Today the company released sketches of select Moparized vehicles that are headed for the Specialty Equipment Market Association (SEMA) show in Las Vegas. The show takes place Oct. 30 through Nov. 2 at the Las Vegas Convention Center.
“At Mopar, we always look forward to the SEMA season,” said Pietro Gorlier, President and CEO of Mopar, Chrysler Group LLC’s service, parts and customer-care brand. “The show is an opportunity for us to inspire owners to customize their vehicles, and it’s the perfect place to showcase our vast portfolio of quality-tested performance parts and accessories.”
The company will display more than 20 Moparized Chrysler, Jeep, Dodge, Ram, Fiat and SRT vehicles at the show. Of particular interest to Off-Road.com readers is the small glimpse of this Wrangler build. We look forward to posting more once the show rolls around in a few weeks.
Check out our photo gallery of vehicle and products from the 2011 SEMA Show.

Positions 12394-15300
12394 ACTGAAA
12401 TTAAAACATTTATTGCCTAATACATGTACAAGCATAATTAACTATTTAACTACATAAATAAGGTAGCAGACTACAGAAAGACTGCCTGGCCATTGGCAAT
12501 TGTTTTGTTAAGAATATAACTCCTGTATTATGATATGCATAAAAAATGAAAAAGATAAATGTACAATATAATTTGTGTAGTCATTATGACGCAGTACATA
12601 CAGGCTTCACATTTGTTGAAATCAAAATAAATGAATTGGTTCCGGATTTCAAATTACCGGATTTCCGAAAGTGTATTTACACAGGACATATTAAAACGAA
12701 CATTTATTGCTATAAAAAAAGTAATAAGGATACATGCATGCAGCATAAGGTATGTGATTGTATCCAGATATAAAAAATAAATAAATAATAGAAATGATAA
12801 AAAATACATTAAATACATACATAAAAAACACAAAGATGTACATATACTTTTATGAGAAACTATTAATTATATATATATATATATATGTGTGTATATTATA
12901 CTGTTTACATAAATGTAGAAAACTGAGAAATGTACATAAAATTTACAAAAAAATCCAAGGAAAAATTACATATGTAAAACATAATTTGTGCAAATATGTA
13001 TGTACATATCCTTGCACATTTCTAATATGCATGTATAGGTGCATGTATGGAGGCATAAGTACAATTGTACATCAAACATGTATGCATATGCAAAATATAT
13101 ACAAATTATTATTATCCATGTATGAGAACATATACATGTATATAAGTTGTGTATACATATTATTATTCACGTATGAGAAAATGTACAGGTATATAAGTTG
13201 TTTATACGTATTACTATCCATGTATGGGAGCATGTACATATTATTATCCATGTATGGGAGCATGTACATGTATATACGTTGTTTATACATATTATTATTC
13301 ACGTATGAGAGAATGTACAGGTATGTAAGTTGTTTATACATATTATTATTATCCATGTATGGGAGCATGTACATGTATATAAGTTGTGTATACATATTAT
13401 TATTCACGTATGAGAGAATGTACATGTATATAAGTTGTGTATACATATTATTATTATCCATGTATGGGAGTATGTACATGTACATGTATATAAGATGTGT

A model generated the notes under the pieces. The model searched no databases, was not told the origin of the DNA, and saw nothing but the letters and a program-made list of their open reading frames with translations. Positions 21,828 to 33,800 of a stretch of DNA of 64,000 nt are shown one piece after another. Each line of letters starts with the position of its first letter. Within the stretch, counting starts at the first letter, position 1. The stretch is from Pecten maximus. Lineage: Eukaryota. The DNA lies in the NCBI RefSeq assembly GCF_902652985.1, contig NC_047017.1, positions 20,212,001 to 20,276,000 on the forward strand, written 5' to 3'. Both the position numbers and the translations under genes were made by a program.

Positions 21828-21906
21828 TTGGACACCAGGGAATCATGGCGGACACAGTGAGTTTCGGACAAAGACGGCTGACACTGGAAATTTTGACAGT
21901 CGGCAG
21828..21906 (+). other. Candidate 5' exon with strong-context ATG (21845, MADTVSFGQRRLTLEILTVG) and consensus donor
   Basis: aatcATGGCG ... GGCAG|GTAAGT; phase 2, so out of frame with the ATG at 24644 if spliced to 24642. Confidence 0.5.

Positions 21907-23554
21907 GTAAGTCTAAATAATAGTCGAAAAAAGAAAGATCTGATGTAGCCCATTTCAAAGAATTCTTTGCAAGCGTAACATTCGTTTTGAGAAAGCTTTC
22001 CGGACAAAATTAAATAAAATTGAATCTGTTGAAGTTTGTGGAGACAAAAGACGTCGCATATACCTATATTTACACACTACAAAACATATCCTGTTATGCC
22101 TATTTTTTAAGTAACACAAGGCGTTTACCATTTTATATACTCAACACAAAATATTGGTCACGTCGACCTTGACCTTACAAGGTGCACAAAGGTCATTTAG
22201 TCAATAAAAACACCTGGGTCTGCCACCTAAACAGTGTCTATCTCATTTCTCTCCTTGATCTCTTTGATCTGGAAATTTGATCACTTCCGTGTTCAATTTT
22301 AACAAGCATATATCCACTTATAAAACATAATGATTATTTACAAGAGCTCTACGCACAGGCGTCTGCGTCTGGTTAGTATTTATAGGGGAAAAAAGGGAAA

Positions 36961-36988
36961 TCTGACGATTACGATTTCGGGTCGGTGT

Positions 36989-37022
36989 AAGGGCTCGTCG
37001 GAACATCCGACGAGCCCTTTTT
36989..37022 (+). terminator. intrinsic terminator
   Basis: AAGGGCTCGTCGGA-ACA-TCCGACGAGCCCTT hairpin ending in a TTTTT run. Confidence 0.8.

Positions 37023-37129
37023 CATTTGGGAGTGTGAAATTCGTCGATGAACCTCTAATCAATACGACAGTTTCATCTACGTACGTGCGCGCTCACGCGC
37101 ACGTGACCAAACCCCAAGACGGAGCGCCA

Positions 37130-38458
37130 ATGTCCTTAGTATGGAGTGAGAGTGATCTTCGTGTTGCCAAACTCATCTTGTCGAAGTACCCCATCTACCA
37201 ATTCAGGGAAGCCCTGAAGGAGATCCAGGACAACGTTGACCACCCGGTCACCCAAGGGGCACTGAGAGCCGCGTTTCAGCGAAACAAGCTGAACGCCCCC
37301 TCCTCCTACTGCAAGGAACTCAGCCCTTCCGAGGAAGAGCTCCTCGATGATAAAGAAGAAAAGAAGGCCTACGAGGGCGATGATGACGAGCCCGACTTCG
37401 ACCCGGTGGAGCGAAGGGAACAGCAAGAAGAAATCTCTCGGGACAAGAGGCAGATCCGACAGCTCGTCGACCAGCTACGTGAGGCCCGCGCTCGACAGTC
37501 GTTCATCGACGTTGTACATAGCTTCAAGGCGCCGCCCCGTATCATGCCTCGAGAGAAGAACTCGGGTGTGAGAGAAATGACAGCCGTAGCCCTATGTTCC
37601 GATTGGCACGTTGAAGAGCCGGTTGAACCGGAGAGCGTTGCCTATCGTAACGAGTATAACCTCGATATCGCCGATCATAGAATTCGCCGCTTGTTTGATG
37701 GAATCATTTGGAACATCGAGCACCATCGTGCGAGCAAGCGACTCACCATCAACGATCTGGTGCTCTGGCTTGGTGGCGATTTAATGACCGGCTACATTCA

This year marks the 75th anniversary of the Mopar brand.
Mopar has introduced numerous industry-first features including:
– Vehicle-information apps: first to introduce smartphone vehicle-information applications, a new channel of communication with consumers
– Electronic owner manuals: first to introduce traditional owner manuals in a DVD and brief user-guide format and first to offer complete vehicle-information kits in Spanish
– Wi-Fi: first to offer customers the ability to make their vehicle a wireless hot spot
– Wireless charging: first to introduce in-vehicle wireless charging for portable devices
– Electronic Vehicle Tracking System (EVTS): first to market with a new interactive vehicle tracking device that sends owner a text when vehicle is driven too fast or too far based on pre-set parameters
– 2011 Mopar Challenger Drag Pak: first to introduce a 500-plus cubic-inch V-10 drag-race package car
– Brand-specific customer care telephone lines: first to offer Sunday service hours for customers
– WiTECH: first to support vehicle diagnosis and software updates leveraging off-the-shelf personal computers and a dedicated wireless tool network